Next, we analyzed the direct effect of overexpressing the NF-κB subunit p65 on IL8 proximal promoter activation (−133/+44), which contains NF-κB–binding sites (Fig. 4E, top). The promoter activity was statistically significantly reduced in NT5C3A-3–HEK293 cells overexpressing p65 (Fig. 4E, lower left). Our results suggest that NT5C3A-3 acts as a negative regulator of the expression of NF-κB target genes. Various activators of NF-κB [TNF-α, IL-1β, and lipopolysaccharide (LPS)] induced NT5C3A expression (fig. S5A). Analysis of NF-κB target gene induction indicated that overexpression of NT5C3A suppressed induction of the genes encoding TNF-α and CXCL1 through a similar mechanism (fig. S5, B to E).

NT5C3A-mediated reduction of the binding of NF-κB to the IL8 promoter

We performed a gel shift assay for the NF-κB element of the IL8 promoter using HeLa nuclear extract. Treatment with TNF-α substantially increased the binding of nuclear factors to the NF-κB element (Fig. 4F, lane 3). IFN-α decreased the binding of nuclear factors to the NF-κB site both with TNF costimulation and alone (Fig. 4F, lanes 4 and 5, respectively). A similar reduction in TNF-α–stimulated binding to the NF-κB element was observed in cells overexpressing NT5C3A-3. Together, these results suggested that both IFN-α and NT5C3A-3 impaired binding of p65/p50 heterodimers to the NF-κB site.

Functional analysis of NT5C3A as a negative feedback regulator of NF-κB

In silico functional analysis suggested the involvement of EC 3.1.3.5 family members in nicotinamide metabolism (fig. S6). To address the possible role of NT5C3A-3 in nicotinamide metabolism, we measured the concentration of cytosolic NAD+. A substantial increase in the total concentration of cytosolic NAD+ was observed in cells overexpressing NT5C3A-3 (Fig. 5A). NAD+ is a cofactor for sirtuins, the NAD+-dependent HDACs. Thus, we assessed HAT activity in NT5C3A-3–overexpressing cells in response to TNF-α and found that it was reduced (Fig. 5B, left). Silencing of NT5C3A-3 enhanced HAT activity in response to TNF-α (Fig. 5B, right). Because sirtuins are NAD+-dependent mediators of HAT activity, we investigated their role here. We quantified the amounts of SIRT1 and SIRT6 mRNAs in polyclonal stable HeLa cells overexpressing NT5C3A-3 (NT5C3A-3–HeLa cells) and found that they were both increased, which peaked about 2 hours after TNF-α stimulation (Fig. 5, C and D). Western blotting analysis of SIRT1 and SIRT6 protein abundance showed an increase in both proteins in NT5C3A-3–HEK293 cells (Fig. 5E) and in NT5C3A-3–HeLa cells (Fig. 5F). SIRT6 appeared to be more abundant in HEK293 cells compared to HeLa cells even in the absence of TNF-α, which may reflect a cell type difference. Next, we analyzed the amount of acetylated nuclear p65 (acetylated at Lys310) because p65 is deacetylated by SIRT1. We observed a reduction in the amount of acetylated p65 protein in NT5C3A-3–HeLa cells compared to that in control cells (Fig. 5G).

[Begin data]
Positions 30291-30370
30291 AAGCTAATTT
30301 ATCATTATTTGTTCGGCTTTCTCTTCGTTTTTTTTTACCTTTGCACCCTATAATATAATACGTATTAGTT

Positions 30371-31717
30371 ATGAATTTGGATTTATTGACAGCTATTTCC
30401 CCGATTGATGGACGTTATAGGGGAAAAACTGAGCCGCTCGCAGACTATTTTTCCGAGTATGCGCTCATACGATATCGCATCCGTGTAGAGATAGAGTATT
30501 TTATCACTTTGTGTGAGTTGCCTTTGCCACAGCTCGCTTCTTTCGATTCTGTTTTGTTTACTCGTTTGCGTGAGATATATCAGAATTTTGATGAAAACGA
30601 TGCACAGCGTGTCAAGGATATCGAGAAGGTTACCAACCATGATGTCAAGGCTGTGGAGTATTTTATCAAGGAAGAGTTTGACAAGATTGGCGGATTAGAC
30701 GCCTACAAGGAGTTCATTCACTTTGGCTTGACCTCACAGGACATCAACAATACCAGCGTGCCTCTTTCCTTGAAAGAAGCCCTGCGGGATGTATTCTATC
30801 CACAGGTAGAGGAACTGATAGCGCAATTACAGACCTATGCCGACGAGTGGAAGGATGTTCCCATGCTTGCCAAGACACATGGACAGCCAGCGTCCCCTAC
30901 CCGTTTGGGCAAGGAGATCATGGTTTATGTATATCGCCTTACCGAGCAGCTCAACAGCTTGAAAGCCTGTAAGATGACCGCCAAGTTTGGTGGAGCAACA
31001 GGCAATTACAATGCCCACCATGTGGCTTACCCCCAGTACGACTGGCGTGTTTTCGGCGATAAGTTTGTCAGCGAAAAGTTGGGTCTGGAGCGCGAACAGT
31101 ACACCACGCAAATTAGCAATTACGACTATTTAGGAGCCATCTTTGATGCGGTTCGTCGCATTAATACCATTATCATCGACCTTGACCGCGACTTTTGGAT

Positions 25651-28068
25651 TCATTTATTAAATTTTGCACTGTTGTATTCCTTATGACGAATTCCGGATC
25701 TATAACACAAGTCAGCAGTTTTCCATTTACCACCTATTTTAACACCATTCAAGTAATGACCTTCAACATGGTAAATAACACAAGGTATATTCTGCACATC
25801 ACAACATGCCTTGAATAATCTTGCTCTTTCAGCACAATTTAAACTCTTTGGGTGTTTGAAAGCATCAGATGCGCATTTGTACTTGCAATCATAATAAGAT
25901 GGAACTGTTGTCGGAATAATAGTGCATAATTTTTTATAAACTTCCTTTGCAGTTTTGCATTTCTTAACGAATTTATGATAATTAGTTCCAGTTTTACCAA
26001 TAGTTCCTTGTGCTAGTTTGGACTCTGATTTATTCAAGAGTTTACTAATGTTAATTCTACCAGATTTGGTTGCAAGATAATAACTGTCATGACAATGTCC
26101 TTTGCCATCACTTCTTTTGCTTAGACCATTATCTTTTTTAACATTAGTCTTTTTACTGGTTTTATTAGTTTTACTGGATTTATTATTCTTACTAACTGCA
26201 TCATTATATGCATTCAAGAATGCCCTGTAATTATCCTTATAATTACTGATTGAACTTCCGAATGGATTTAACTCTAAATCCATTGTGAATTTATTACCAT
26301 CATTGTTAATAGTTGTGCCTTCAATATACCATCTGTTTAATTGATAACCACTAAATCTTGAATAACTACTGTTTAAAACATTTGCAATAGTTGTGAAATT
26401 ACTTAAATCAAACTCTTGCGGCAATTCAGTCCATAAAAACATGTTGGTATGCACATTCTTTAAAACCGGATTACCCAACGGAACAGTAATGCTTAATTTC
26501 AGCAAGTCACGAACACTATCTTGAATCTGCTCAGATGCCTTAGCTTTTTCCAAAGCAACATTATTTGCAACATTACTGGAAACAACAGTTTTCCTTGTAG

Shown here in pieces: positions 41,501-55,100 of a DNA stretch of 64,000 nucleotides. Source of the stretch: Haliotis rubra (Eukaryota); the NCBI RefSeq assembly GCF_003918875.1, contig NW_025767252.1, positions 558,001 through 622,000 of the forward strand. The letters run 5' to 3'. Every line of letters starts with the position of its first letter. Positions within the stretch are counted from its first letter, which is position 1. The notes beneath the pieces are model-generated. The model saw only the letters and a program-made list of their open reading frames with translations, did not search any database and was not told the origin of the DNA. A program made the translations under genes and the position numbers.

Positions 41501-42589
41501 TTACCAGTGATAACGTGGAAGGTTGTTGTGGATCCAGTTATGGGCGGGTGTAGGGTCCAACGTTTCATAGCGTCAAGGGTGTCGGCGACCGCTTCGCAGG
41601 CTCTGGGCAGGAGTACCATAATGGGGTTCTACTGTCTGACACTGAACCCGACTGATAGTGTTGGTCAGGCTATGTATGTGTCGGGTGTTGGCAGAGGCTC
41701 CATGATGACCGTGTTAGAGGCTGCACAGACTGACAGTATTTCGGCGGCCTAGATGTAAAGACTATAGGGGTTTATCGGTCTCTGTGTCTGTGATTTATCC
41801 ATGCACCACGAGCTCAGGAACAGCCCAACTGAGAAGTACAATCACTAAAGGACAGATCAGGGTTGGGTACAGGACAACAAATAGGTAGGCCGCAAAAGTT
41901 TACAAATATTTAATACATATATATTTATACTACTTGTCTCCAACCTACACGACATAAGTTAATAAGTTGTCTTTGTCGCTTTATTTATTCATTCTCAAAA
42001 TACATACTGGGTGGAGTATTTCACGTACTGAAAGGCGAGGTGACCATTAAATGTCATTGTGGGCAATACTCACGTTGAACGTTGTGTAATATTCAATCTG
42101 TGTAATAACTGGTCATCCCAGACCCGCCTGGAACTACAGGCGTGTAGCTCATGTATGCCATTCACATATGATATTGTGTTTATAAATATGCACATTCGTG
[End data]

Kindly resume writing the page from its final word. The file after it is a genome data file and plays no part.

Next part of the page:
Fig. 5 Mechanism of the NT5C3A-mediated attenuation of TNF-induced IL8 expression.

(A) Determination of intracellular NAD+ concentrations using an enzymatic cycling assay. HeLa cells transfected with control vector or the NT5C3A-3 construct were treated with TNF-α (10 ng/ml) for the indicated times before NAD+ concentrations were determined. (B) Left: Measurement of HAT activity in HeLa cells transfected with control vector or the NT5C3A-3 construct and then treated with TNF-α (10 ng/ml) for 2 hours. Right: Measurement of HAT activity in NT5C3A-silenced HeLa cells treated with TNF-α (10 ng/ml) for 2 hours. OD, optical density. (C) RT-qPCR analysis of SIRT1 mRNA abundance in Vector-HeLa cells and NT5C3A-3–HeLa cells that were treated with TNF-α (10 ng/ml) for the indicated times. (D) RT-qPCR analysis of SIRT6 mRNA abundance in Vector-HeLa cells and NT5C3A-3–HeLa cells treated as described for (C). (E) Western blotting analysis of SIRT1 and SIRT6 protein abundance in NT5C3A-3–HEK293 cells treated with TNF-α (10 ng/ml) for the indicated times. (F) Western blotting analysis of SIRT1 and SIRT6 protein abundance in NT5C3A-3–HeLa cells treated as described for (E). (G) Left: Western blotting analysis of the abundances of nuclear acetyl Lys310-p65 and total p65 in NT5C3A-3HeLa cells that were treated with TNF-α (10 ng/ml) for the indicated times. Proliferating cell nuclear antigen (PCNA) was used as a loading control. Right: Quantification of the relative abundance of acetyl-p65 (Ac-p65) protein from three different experiments was determined by densitometric analysis of Western blots. PCNA protein abundance was used for normalization. (H) ChIP–RT-qPCR assay using antibody against acetylated histone H3 Lys14 to determine IL8 promoter occupancy. Primers that amplify the nucleosome near the TSS of the IL8 promoter (p-IL8 −114/+68) were used. All quantitative data are means ± SEM of three independent experiments. Statistical analysis between individual samples was performed by two-tailed Student’s t test. *P < 0.01, **P < 0.001, and ***P < 0.0001. Statistical comparisons between pairs of groups were performed by two-way ANOVA, with groups indicated with a bracket; ^P < 0.01 and ^^^P < 0.0001. All Western blots are from one experiment and are representative of three independent experiments.